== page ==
Where rains for ever
Humans stepped never
Rushes the golden cloud deer
His juvenile days to peer.

 
Original poem in Bengali - Megh Balikar Jonya Rupkatha (A fairy tale for the cloud girl) – By Joy Goswami.
 

Translator’s note:
Children are compared with the angels. But, with age, their wings shorten and they come down to the mundane world from their dreamland. However, in spite of the illusion world of their childhood dissolving with age, the poets do not lose their aesthetic senses. Even in the midst of this rude practical world they retain their perceptions of truth and beauty and can still draw on their infantile nostalgia.
 
At grown up age, the realization that strengthens in the poets is that the idea they had nourished in their childhood that their fancy world was the entirety and that to capture that alone in their poesy would divulge the complete spirit of mankind, was a great mistake. Gradually they realize, the world is too diverse and a large part of it remains uncaptured in their whole life’s aesthetic creation and many of their earlier perceptions also get lost with the flow of time. Maybe, from this very realization Tagore had said,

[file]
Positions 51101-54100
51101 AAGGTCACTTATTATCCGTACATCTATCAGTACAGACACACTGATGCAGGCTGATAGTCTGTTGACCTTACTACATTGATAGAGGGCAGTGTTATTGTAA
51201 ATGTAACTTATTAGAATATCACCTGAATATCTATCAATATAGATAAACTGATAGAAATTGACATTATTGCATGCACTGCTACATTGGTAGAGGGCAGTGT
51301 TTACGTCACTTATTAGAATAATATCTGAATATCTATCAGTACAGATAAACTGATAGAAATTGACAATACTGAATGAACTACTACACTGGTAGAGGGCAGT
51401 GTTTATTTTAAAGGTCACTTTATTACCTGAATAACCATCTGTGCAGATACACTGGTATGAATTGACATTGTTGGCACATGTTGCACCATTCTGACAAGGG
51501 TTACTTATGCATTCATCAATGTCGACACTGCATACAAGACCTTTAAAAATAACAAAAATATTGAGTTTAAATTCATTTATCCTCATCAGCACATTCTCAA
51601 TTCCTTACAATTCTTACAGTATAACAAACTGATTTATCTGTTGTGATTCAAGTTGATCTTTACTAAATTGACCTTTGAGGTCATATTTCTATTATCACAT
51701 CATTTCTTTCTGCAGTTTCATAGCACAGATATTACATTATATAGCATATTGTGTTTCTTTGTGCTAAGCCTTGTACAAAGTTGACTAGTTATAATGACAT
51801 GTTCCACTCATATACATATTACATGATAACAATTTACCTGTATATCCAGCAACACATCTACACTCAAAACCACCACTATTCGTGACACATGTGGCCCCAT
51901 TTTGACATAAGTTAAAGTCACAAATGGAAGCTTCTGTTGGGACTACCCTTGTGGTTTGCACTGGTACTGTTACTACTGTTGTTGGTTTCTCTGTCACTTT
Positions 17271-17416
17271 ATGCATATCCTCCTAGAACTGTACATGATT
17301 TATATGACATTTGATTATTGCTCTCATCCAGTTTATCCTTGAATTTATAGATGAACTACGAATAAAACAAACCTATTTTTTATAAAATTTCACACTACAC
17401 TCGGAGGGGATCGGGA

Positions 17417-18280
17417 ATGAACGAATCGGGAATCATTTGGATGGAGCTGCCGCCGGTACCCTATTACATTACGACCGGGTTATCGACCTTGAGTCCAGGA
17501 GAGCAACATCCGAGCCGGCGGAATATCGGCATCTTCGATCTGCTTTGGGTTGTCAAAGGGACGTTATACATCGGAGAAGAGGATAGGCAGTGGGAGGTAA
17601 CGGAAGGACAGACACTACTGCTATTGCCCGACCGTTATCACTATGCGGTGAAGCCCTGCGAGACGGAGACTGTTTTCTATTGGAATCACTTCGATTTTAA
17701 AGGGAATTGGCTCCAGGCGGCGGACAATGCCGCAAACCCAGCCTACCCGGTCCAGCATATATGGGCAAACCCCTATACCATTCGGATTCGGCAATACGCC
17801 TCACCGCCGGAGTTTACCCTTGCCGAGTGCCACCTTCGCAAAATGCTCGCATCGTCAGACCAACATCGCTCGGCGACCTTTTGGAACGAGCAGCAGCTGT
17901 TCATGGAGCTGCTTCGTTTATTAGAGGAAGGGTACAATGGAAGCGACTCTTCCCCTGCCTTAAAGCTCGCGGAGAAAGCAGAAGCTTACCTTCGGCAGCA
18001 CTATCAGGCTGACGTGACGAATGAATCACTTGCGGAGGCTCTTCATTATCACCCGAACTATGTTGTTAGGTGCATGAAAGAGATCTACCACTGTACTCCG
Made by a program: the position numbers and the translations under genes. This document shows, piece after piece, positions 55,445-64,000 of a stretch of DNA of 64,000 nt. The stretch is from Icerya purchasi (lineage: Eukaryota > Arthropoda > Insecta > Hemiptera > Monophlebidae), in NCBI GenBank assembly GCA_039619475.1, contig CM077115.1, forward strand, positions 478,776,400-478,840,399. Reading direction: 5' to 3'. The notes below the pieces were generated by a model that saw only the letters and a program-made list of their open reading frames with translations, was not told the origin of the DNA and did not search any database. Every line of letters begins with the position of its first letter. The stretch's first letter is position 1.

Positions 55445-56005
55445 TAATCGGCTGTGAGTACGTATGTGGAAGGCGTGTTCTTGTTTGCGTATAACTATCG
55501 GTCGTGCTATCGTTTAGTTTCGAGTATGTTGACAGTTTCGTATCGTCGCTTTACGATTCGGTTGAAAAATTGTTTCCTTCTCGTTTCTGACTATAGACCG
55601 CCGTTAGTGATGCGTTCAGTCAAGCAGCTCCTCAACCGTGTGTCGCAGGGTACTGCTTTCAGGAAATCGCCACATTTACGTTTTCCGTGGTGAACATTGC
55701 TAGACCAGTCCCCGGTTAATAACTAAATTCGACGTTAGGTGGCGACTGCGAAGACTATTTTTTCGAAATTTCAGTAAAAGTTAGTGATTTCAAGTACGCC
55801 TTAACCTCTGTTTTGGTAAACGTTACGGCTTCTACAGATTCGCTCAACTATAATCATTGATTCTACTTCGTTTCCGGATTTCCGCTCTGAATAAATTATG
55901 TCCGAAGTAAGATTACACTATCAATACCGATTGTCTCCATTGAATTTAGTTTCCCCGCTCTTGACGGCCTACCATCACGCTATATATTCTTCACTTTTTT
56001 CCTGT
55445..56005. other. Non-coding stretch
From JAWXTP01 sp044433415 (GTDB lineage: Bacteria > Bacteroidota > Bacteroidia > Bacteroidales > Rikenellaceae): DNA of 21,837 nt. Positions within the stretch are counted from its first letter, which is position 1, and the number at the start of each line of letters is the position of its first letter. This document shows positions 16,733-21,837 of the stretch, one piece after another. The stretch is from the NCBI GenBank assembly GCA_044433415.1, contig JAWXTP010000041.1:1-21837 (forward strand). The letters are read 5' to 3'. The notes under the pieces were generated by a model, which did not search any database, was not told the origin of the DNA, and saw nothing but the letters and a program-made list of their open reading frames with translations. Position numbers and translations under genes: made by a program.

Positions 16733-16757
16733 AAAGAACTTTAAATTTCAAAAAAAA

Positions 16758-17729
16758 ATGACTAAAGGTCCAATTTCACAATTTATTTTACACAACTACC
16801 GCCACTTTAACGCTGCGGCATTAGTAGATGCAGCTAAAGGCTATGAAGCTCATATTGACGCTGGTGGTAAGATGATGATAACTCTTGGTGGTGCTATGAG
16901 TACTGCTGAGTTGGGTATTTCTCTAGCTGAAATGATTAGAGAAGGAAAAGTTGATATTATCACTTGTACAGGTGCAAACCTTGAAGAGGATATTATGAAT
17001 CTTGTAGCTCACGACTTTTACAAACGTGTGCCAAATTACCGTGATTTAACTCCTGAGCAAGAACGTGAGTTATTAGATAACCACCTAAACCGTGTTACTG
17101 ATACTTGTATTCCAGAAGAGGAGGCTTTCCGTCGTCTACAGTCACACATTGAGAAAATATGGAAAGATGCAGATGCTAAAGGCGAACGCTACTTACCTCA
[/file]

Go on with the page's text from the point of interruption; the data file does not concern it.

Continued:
“This musical dedication didn’t respond to many a call
Gaps remained”
(Ei Swar Sadhanay Pounchilo Na Bahutaro Dak
Roye Gache Fank
”.]

 

Share This:
October 20, 2012
More By: Rajat Das Gupta
Views: 929      Comments: 2

Comments on this Poem

Comment 28 May 2014
TO: Ms. Rupradha
Thank you for your comment on my translation of Joy Goswami's poem. You may possibly find my Tagore translations no less fascinating as its base is Tagore (I guess, you read him in original Bengali also profusely). The second edition of my book of Tagore translation "The Eclipsed Sun" (TES) was published in November 2013, the Centenary year of the Poet's Nobel accolade. Boloji.com has recently published a review of the book the link of which is ~
Link for review of The Eclipsed Sun on Boloji.com
http://www.boloji.com/index.cfm?md=Content&sd=Articles&ArticleID=15647
Maybe, you'll be interested to look it up. You may also contact me personally over dasguptarajat@hotmail.com if you want to know further about TES.
Incidentally, the Joy Goswami's poem was uploaded by Boloji on October 2012 and you have discovered it in May, 2014. Similarly, I discovered a piece on Aldous Huxley in mid 2012, which was posted by Boloji way back in December 2006 and read it with keen interest.
I may not be wrong in my assumption that Boloji.com is an ideal (and possibly unique) example of a literary website creating permanent archive for each of its contributors. I can imagine their hard labor to maintain the system and they are doing a great service to the literary community. It is unfortunate, due to my age and failing health. I can't maintain my contributions to Boloji as earlier.
Yours sincerely,
Rajat Das Gupta







Rajat Das Guptya
05/28/2014 09:24 AM

Comment mind blowing..

Rupradha
05/22/2014 11:43 AM